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Breast Risks From Low-Dose Radiation Vary

October 17, 2012
Written by: , Filed in: Breast Imaging
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New research could lead to a blood test for identifying women at high risk of developing breast cancer from exposure to low-dose ionizing radiation.

High-risk women should avoid such low-level radiation sources as full-body CT scans and radiation therapy. If they do develop cancer, non-radiation therapies might be best for treatment.

The research came from the U.S. Department of Energy’s Lawrence Berkeley National Laboratory in Berkeley, California. Scientists studied two strains of mice, one susceptible to radiation-induced breast cancer and one resistant. The researchers examined mammary tissue from the mice both before and after exposure to low-dose radiation.

Andrew Wyrobek, PhD, a senior staff scientist and one of the researchers, explained the findings:

Our studies of genetic differences in radiation sensitivity in mice and individual variation in breast cancer survival in women suggest that there are women who, because of their genes, have a higher risk of breast cancer when they’re exposed to low-dose radiation.

Dr. Wyrobek was quoted in a lab news release. The findings were published Monday in PLoS ONE.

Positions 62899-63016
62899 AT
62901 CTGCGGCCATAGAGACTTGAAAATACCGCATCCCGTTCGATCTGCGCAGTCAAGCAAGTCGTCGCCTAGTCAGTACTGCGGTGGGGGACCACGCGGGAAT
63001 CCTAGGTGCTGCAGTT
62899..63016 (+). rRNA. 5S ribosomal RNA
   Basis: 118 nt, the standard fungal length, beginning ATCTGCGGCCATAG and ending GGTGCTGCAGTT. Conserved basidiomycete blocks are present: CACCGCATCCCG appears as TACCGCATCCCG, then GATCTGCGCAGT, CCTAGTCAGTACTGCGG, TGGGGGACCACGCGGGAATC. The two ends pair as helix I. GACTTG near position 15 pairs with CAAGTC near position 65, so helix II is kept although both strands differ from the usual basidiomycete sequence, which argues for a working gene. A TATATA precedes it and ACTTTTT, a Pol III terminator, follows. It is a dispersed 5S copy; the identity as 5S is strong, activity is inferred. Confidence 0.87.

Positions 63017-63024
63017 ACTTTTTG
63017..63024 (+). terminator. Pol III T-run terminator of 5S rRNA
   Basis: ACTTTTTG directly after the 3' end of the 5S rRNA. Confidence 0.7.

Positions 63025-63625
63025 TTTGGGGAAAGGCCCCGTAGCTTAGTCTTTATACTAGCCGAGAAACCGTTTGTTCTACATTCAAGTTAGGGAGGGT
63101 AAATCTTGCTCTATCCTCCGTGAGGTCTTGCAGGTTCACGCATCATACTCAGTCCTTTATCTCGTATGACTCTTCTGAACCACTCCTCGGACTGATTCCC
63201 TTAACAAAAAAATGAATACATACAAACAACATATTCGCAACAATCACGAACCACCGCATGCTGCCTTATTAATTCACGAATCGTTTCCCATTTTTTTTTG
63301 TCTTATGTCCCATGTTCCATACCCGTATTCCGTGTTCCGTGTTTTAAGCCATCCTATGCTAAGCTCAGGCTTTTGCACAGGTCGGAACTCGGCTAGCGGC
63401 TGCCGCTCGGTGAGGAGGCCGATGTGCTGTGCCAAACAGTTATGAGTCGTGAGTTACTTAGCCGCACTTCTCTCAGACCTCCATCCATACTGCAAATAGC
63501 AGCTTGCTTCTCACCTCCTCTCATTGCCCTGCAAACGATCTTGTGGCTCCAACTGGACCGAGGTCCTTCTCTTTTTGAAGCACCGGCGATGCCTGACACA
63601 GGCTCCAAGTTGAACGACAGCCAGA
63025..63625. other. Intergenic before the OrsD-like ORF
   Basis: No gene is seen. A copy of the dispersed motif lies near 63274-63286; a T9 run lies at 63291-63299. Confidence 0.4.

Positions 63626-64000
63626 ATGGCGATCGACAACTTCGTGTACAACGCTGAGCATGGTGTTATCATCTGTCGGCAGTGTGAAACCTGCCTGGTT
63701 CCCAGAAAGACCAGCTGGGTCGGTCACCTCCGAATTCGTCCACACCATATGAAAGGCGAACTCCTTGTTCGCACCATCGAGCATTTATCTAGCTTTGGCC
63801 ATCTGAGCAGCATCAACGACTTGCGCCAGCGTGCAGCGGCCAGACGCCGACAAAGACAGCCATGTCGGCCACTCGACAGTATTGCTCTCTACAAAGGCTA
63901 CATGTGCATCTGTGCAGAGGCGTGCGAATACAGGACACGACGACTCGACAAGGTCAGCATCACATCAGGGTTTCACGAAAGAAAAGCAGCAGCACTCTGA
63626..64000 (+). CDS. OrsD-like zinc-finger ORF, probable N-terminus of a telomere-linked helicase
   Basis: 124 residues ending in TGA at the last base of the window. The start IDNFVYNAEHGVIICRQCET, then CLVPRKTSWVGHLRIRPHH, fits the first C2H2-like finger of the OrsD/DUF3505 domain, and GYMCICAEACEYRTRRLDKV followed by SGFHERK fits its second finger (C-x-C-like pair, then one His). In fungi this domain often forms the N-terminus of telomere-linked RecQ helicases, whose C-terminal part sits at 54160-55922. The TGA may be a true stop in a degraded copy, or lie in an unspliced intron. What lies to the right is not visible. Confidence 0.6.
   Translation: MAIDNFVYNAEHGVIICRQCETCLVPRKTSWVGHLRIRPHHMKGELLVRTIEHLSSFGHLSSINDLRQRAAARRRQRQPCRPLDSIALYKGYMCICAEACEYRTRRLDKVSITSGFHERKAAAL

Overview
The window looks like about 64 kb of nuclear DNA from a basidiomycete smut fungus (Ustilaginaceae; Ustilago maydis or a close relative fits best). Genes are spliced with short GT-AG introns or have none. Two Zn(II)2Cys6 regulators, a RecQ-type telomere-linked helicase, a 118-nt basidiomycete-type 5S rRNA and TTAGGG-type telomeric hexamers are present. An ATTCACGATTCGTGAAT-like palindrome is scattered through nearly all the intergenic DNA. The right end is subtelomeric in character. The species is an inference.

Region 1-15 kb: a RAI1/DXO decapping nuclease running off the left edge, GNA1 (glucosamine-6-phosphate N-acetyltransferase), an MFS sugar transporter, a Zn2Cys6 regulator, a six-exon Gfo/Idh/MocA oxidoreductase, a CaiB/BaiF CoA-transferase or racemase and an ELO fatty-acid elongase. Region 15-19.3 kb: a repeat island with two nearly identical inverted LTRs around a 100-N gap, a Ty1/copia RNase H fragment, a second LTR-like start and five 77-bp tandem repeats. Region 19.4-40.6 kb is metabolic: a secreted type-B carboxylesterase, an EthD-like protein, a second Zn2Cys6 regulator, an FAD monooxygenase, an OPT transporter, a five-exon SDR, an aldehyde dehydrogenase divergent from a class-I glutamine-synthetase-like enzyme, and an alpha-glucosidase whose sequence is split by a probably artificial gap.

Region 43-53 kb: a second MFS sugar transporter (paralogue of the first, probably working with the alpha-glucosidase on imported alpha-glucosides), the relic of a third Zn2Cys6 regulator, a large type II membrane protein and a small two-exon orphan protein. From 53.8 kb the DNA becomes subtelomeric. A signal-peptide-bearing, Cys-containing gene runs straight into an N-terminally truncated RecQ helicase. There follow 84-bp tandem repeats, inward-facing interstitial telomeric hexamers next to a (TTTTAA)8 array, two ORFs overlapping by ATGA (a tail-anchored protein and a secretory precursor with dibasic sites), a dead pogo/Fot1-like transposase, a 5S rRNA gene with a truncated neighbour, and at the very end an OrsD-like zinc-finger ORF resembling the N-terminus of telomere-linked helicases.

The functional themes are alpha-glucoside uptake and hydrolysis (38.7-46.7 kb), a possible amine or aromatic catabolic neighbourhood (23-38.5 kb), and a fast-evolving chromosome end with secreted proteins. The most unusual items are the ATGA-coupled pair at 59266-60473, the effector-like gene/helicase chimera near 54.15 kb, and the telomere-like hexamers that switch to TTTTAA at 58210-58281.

Genes have increasingly become the focus of cancer research. In comparing the mice before radiation exposure, the researchers found more than 130 genes that express differently in the cancer-resistant mice compared with the cancer-sensitive mice.

Turning to people, the researchers examined data about women breast cancer patients. Women with the same gene-expression profile as the cancer-sensitive mice were less likely to survive eight years after cancer diagnosis than women whose profiles matched those of the cancer-resistant mice.

After low-dose radiation exposure, genes that regulate the immune system were suppressed in the cancer-sensitive mice. Genes that regulate mammary gland development in puberty were, incorrectly, turned on, and genes associated with cell division and renewal were up-regulated. In cancer-resistant mice, the cell division and renewal genes were down-regulated, suggesting the activation of mechanisms designed to prevent cellular proliferation, which can lead to cancer.

Dr. Wyrobek summed up the implications:

This research opens promising opportunities for developing blood tests that predict a woman’s risk for breast cancer and which identify women who are susceptible to the cancer effects of low-dose radiation exposures.

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A lawsuit accuses an Illinois radiologist of causing a woman’s death by failing to diagnose breast cancer in a mammogram. For details, see our Facebook page.

Related seminar: UCSF Breast Imaging and Digital Mammography (free U.S. shipping)


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